ITASCA, Ill., Feb. 13, 2019 /PRNewswire/ -- For the first time since the Great Recession, the U.S. has experienced three straight years of at least 40,000 roadway deaths, according to preliminary estimates released today from the National Safety Council. In 2018, an estimated 40,000 people lost their lives to car crashes – a 1 percent decline from 2017 (40,231 deaths) and 2016 (40,327 deaths). Approximately 4.5 million people were seriously injuredi in crashes last year – also a 1 percent decrease over 2017 figures.
At the state level, eight states – Florida, Hawaii, Minnesota, Nevada, New Hampshire, Oregon, Pennsylvania and Washington, D.C. – had at least a 5.8 percent spike in fatalities, according to Council estimates. Five states experienced declines of more than 9.4 percent – Kansas, Maine, New Jersey, Rhode Island and Wyoming.
The Council's preliminary estimate signals a leveling off after years of consecutive rises. Discouragingly, last year's estimated 40,000 deaths is 14 percent higher than four years ago. Driver behavior is likely contributing to the numbers staying stubbornly high. The Council's estimates do not reveal causation; however, 2017 final dataii show spikes in deaths among pedestrians, while distraction continues to be involved in 8 percent of crashes, and drowsy driving in an additional 2 percent.
"Forty-thousand deaths is simply unacceptable," said Nick Smith, interim president and CEO of the National Safety Council. "We cannot afford to tread water any more. We know what works, but need to demonstrate the commitment to implementing the solutions. Roadway deaths are preventable by doubling down on what works, embracing technology advancements and creating a culture of safer driving."
The National Safety Council has tracked fatality trends and issued estimates for nearly 100 years. All estimates are subject to slight increases and decreases as the data mature. NSC collects fatality data every month from all 50 states and the District of Columbia and uses data from the National Center for Health Statistics, so that deaths occurring within one year of the crash and on both public and private roadways – such as parking lots and driveways – are included in the estimates.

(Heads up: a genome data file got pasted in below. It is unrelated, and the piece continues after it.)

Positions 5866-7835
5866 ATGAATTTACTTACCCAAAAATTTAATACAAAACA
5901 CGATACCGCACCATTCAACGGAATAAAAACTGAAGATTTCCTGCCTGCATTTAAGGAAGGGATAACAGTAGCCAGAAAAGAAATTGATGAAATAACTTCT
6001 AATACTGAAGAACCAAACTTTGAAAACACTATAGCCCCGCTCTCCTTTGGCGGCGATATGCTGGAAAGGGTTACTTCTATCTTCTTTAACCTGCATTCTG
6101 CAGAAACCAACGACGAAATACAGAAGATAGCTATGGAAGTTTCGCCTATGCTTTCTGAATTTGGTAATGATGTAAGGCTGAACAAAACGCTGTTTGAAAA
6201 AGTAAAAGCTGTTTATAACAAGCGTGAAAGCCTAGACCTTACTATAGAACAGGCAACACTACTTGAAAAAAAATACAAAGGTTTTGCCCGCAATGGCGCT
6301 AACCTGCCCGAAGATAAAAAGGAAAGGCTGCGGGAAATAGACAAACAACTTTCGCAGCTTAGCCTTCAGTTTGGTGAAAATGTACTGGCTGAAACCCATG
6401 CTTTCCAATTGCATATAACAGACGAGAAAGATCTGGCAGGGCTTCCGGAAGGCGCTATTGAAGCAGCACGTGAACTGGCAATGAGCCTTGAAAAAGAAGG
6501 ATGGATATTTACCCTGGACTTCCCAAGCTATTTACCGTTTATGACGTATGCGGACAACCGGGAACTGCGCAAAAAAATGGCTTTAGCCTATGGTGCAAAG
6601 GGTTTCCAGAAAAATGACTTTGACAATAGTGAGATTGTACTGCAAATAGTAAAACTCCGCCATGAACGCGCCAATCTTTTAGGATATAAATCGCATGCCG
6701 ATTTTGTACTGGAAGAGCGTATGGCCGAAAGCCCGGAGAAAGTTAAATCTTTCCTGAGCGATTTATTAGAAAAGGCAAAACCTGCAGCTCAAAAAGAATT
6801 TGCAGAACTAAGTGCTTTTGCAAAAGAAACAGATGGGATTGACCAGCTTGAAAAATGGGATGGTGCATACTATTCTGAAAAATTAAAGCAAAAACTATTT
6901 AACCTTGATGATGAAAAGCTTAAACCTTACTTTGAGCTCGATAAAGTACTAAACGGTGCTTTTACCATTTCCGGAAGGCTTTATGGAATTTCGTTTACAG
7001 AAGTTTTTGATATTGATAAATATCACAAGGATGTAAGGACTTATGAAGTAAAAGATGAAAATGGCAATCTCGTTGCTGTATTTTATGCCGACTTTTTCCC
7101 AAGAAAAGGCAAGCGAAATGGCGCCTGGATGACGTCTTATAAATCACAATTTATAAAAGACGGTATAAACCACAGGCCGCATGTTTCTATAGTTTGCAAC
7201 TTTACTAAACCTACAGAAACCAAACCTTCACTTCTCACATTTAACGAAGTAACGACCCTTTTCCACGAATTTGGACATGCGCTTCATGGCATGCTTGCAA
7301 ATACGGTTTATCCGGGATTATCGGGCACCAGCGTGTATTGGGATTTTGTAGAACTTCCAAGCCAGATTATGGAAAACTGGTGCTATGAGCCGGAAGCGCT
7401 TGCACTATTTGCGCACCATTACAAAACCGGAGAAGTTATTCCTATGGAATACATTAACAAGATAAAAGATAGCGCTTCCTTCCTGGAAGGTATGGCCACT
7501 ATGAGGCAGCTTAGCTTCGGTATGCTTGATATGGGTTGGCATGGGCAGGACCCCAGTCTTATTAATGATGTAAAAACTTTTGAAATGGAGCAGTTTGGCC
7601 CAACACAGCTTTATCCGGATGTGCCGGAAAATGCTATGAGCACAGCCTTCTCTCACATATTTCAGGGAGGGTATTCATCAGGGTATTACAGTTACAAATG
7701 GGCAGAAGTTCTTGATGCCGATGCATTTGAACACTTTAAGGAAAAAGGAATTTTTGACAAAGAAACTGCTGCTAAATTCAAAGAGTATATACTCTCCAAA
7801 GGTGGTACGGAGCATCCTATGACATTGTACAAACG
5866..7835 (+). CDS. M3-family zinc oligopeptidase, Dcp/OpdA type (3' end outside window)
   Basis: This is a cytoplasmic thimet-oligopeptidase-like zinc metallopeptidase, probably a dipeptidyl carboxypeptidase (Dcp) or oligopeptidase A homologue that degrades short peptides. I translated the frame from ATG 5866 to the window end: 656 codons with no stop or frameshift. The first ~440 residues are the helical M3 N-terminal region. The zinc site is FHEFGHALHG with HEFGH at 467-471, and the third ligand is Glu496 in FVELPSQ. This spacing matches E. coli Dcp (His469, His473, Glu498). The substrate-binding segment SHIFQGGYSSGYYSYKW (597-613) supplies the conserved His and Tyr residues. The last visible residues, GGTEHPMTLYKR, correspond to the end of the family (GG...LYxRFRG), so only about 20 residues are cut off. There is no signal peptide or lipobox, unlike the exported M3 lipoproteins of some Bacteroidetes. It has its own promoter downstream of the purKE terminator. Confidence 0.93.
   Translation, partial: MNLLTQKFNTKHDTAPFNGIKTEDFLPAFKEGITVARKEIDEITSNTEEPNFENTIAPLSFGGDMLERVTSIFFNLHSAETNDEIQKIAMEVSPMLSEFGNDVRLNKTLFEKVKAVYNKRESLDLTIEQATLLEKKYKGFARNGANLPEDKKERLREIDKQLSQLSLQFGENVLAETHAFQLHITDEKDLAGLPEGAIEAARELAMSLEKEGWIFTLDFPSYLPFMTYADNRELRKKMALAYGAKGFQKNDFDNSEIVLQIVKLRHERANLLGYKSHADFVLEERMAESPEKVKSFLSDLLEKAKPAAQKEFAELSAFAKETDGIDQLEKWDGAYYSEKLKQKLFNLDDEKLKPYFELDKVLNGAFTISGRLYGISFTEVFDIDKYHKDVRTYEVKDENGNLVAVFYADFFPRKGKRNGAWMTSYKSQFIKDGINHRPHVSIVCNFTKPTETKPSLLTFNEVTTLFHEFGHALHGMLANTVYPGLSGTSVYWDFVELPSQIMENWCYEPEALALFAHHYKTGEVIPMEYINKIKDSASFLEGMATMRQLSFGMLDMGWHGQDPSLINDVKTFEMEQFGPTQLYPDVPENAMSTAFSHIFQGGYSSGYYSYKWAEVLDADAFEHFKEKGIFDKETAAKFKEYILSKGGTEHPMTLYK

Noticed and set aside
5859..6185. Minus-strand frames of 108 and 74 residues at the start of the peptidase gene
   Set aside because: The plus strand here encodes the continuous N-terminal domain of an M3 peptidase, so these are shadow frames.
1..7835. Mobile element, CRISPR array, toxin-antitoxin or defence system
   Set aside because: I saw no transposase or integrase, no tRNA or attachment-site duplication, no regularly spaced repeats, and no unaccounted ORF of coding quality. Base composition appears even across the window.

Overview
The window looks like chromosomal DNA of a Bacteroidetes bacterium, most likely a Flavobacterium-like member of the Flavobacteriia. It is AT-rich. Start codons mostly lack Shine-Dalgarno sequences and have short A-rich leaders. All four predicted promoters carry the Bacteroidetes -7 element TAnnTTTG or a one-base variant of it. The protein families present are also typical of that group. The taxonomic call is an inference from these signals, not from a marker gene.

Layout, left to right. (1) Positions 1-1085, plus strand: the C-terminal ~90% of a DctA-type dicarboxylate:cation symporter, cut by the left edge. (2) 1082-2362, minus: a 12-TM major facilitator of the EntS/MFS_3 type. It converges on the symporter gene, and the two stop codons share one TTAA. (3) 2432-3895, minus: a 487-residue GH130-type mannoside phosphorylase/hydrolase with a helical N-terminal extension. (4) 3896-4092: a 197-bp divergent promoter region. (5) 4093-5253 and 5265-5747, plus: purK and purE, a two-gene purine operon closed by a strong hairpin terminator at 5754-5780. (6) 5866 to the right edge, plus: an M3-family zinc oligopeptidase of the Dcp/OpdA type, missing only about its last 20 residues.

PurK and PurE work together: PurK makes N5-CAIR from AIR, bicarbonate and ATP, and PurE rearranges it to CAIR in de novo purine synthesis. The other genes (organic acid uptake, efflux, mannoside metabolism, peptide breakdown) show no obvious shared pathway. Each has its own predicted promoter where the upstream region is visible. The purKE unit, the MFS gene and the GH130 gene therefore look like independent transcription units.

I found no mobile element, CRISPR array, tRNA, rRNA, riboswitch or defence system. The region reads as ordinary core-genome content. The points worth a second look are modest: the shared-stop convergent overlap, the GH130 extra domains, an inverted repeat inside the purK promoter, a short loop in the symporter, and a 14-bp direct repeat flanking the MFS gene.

To help ensure safer roads, NSC urges motorists to:
- Practice defensive driving. Buckle up, designate a sober driver or arrange alternative transportation, get plenty of sleep to avoid fatigue, and drive attentively, avoiding distractions. Visit nsc.org for defensive driving tips.
- Recognize the dangers of drugged driving, including impairment from prescription opioids. Visit StopEverydayKillers.org to understand the impact of the nation's opioid crisis.
- Stay engaged in teens' driving habits. Visit DriveitHOME.org for resources.
- Learn about your vehicle's safety systems and how to use them. Visit MyCarDoesWhat.org for information.
- Fix recalls immediately. Visit ChecktoProtect.org to ensure your vehicle does not have an open recall.
- Ask lawmakers and state leaders to protect travelers on state roadways. The NSC State of Safety report shows which states have the strongest and weakest traffic safety laws.
- Join the Road to Zero to understand how safety professionals are addressing motor vehicle fatalities. Visit nsc.org/roadtozero to get involved.
The National Safety Council has issued traffic fatality estimates since 1921. Supplemental estimate information, including estimates for each state, can be found here.
About the National Safety Council
Founded in 1913 and chartered by Congress, the National Safety Council, nsc.org, is a nonprofit organization whose mission is to eliminate preventable deaths at work, in homes and communities, and on the road through leadership, research, education and advocacy. NSC advances this mission by partnering with businesses, government agencies, elected officials and the public in areas where we can make the most impact – distracted driving, teen driving, workplace safety, prescription drug overdoses and Safe Communities.
i National Safety Council defines "serious injuries" as those requiring medical attention.
ii According to 2017 NHTSA FARS data
SOURCE National Safety Council